And Beck was certainly welcoming. Early Wednesday morning I showed up at the General Denver hotel in Wilmington with about 50 other people for my meet and greet with Beck. He was friendly enough, certainly happy to be around such an adoring crowd. He thanked everyone for coming, asked us where we were from (mostly Ohio and Indiana, but one couple traveled from California), he teared up (twice) at the precisely timed moments that punctuated stories of his fans and his recent event at the Lincoln Memorial, and then lined us up to get a picture taken and a quick hug.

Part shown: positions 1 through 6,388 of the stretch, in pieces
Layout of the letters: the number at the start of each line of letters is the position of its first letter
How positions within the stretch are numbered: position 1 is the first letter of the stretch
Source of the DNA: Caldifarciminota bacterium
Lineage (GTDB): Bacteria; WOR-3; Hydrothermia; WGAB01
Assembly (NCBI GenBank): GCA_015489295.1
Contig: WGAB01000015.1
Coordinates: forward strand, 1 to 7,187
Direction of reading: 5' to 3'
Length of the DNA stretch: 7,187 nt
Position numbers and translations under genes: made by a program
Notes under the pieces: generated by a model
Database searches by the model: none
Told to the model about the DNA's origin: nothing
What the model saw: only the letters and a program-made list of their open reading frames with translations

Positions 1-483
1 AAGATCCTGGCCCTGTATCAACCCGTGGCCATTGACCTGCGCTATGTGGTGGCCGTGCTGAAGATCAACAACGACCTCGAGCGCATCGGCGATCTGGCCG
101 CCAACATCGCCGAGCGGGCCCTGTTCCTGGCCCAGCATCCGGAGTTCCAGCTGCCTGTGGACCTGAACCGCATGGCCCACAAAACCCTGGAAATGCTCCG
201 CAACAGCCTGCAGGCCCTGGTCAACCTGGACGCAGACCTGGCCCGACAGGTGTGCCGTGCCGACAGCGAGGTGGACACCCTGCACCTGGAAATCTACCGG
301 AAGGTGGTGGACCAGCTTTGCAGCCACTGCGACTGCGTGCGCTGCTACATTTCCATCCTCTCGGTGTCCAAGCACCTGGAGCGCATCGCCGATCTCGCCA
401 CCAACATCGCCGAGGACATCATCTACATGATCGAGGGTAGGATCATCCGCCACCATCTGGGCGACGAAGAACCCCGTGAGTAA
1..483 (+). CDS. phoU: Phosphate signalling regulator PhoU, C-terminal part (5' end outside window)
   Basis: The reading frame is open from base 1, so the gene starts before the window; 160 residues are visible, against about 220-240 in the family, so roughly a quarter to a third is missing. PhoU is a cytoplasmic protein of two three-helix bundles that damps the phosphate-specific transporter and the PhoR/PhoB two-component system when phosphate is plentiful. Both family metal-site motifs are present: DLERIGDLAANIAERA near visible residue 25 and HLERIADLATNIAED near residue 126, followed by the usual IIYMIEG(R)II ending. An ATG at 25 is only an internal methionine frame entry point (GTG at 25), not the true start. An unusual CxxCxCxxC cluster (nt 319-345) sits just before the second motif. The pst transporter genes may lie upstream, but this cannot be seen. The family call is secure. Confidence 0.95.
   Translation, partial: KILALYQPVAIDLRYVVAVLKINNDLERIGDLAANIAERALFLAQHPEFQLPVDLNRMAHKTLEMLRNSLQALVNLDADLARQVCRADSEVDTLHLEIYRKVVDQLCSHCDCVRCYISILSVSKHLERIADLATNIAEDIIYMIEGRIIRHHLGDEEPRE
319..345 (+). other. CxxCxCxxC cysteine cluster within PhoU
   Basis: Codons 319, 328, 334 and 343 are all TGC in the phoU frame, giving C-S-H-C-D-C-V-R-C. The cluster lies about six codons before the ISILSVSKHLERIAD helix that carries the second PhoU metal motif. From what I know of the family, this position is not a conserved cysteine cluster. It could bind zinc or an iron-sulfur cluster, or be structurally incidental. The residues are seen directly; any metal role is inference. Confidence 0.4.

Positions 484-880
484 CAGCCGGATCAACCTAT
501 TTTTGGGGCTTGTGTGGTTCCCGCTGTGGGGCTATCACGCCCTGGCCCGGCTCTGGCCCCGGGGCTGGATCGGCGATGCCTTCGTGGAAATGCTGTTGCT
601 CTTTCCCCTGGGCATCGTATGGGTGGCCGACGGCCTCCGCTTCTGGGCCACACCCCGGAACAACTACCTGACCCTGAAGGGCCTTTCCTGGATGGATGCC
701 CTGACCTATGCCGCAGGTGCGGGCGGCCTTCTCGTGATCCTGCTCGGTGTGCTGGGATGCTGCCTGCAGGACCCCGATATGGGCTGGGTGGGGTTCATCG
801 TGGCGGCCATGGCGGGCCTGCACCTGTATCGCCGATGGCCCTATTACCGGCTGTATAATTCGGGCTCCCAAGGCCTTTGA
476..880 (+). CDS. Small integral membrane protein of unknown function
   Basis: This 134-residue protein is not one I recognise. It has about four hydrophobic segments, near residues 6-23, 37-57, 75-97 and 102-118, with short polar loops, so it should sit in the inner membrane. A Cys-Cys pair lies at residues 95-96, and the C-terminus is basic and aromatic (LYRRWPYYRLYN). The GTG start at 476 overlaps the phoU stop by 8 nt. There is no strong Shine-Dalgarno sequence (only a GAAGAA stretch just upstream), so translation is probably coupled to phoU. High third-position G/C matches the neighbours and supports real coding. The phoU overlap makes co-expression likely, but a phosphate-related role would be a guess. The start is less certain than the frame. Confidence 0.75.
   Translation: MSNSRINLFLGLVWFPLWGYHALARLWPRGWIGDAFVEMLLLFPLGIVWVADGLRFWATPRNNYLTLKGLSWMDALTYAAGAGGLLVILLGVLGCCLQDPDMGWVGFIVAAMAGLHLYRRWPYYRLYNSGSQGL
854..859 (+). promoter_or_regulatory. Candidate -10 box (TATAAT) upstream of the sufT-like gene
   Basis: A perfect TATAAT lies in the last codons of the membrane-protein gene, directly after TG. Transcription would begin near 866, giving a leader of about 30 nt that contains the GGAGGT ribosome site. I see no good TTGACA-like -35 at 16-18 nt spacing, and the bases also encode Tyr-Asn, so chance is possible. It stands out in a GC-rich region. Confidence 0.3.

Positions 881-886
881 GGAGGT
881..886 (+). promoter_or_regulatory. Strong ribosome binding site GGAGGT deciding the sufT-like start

He was just as welcoming to the hundreds of fans who bought tickets to watch him perform his radio show. Just before the radio show started, Beck warmed up the crowd, teasing upcoming events, taking a few cheap shots at liberals (and one hapless local journalist in the fourth row) and told his cheering fans that he'll always be grateful for the adulation, because he once promised himself he'd never betray his word:
As I was about to learn, however, Beck's promise didn't extend to him always telling the truth. During the show, Beck asked the audience if they wanted to ask a question. Unable to resist such an opportunity, I lined up to ask Beck about Wilmington's government assistance. However, as the show wound down it became apparent from the length of the line I wasn't going to be able to ask my question. Then, a member of Beck's crew, Eric, came over to give us the bad news. Here's Eric later in the show joking with Beck and a boy who was able to ask Beck a question: